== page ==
fixing insecure email infrastructure (was: Re: [eweek article]

Markus Stumpf maex-lists-nanog at Space.Net
Tue Jan 25 21:23:48 UTC 2005

On Wed, Jan 26, 2005 at 07:31:44AM +1100, Mark Andrews wrote:
> 	Does it really matter?

Yes it does.
(As we all know at least since the Godzilla movie "size does matter" ;-)
It has direct influence on the deployment.

> 	Even if it was only one site the problem
> 	would still have to be addressed.  I know that it is lots more
> 	than one because I've had to help lots of sites debug their RFC 3217
> 	style delegation.

I have adressed and solved the problem in my last posting.

> 	Stablility has nothing to do with whether a site can just go
> 	and add the records or not without having to talk to their
> 	address provider.

Sure it has. If it never happens you try to solve a problem that does not
exist. But, see below why this "problem" is even a good thing.

> 	RFC 2317 CNAMES the well known name.
> 	MTAMARK wants to add a prefix to the well known name.
> 	What happens when someone else decides to add yet another scheme
> 	and another and another.

A man is in the desert for a week without water, dying with thirst.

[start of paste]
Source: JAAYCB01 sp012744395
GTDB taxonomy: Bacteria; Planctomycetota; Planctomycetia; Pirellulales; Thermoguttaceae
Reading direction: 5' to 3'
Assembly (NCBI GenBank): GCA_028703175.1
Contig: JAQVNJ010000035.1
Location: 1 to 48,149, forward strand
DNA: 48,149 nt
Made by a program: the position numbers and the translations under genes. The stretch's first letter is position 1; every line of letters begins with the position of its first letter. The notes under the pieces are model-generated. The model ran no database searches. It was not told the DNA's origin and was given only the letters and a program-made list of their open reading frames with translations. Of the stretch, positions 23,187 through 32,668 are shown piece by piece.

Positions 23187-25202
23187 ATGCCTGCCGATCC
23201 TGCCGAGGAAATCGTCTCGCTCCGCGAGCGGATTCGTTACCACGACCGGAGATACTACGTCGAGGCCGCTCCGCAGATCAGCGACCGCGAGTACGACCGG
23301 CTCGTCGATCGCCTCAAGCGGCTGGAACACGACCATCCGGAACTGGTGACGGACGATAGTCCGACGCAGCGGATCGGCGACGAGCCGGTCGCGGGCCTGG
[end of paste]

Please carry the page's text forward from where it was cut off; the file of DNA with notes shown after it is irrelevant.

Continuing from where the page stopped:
A van passes by with 100000 bottles of water. The man is begging the
driver to give him a bottle and the driver replies: "I can't give one
to you because if there are 99999 others I would have none left".
There is no one else and there is no other scheme. We'll solve that issue
when there is and maybe then DNAME is widely deployed and it isn't an
issue at all.
What happens if someone wants to add a new record type and another and
yet another? This is even more complicated to deploy and it happens all
the time.

> 	The point of RFC 2317 style delegations was to give control.
> 	You don't get control without switching to using DNAMES.

So you say RFC 2317 failed miserably in its goal?

> 	You are still at the mercy of your address supplier when
> 	you want to make changes in your reverse space
> 	otherwise.

You are at the mercy of your address supplier
- to do RFC 2317 delegation at all (a lot don't)
- to get the delegation right
- to not fsck the delegation some point later
- to not fsck the zone, so it will expire
- to not fsck the dns server config
- to not fsck the routing
- to not fsck the routing filters
- to not block port 25 or any other
- ...

But - this is the main advantage of MTAMARK: spammers cannot easily
mark an IP address as a valid mailservers without support by the
address provider.
Cracking hosts or abusing them through viruses/worms doesn't help, as
they can't set the labels giving them good reputation. With other
methods they can easily turn an 0wned host into a valid mailserver
for a (vanity) domain, with MTAMARK they can't set the "I'm a mailserver"
flag by themselves.


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